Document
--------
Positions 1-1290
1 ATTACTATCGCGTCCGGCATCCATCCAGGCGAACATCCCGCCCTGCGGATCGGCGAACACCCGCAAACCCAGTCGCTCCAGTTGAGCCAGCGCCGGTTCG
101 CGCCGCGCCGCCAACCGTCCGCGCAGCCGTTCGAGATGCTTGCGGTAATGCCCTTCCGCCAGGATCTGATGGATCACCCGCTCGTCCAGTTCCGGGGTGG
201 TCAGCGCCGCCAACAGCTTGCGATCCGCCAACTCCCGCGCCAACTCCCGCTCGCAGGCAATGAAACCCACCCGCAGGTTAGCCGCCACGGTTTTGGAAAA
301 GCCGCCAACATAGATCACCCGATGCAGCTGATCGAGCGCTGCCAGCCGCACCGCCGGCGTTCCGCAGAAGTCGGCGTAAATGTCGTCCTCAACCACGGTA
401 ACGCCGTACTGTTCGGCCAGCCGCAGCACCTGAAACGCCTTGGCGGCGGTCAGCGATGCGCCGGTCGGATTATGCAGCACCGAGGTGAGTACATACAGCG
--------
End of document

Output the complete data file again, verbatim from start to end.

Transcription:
Positions 1-1290
1 ATTACTATCGCGTCCGGCATCCATCCAGGCGAACATCCCGCCCTGCGGATCGGCGAACACCCGCAAACCCAGTCGCTCCAGTTGAGCCAGCGCCGGTTCG
101 CGCCGCGCCGCCAACCGTCCGCGCAGCCGTTCGAGATGCTTGCGGTAATGCCCTTCCGCCAGGATCTGATGGATCACCCGCTCGTCCAGTTCCGGGGTGG
201 TCAGCGCCGCCAACAGCTTGCGATCCGCCAACTCCCGCGCCAACTCCCGCTCGCAGGCAATGAAACCCACCCGCAGGTTAGCCGCCACGGTTTTGGAAAA
301 GCCGCCAACATAGATCACCCGATGCAGCTGATCGAGCGCTGCCAGCCGCACCGCCGGCGTTCCGCAGAAGTCGGCGTAAATGTCGTCCTCAACCACGGTA
401 ACGCCGTACTGTTCGGCCAGCCGCAGCACCTGAAACGCCTTGGCGGCGGTCAGCGATGCGCCGGTCGGATTATGCAGCACCGAGGTGAGTACATACAGCG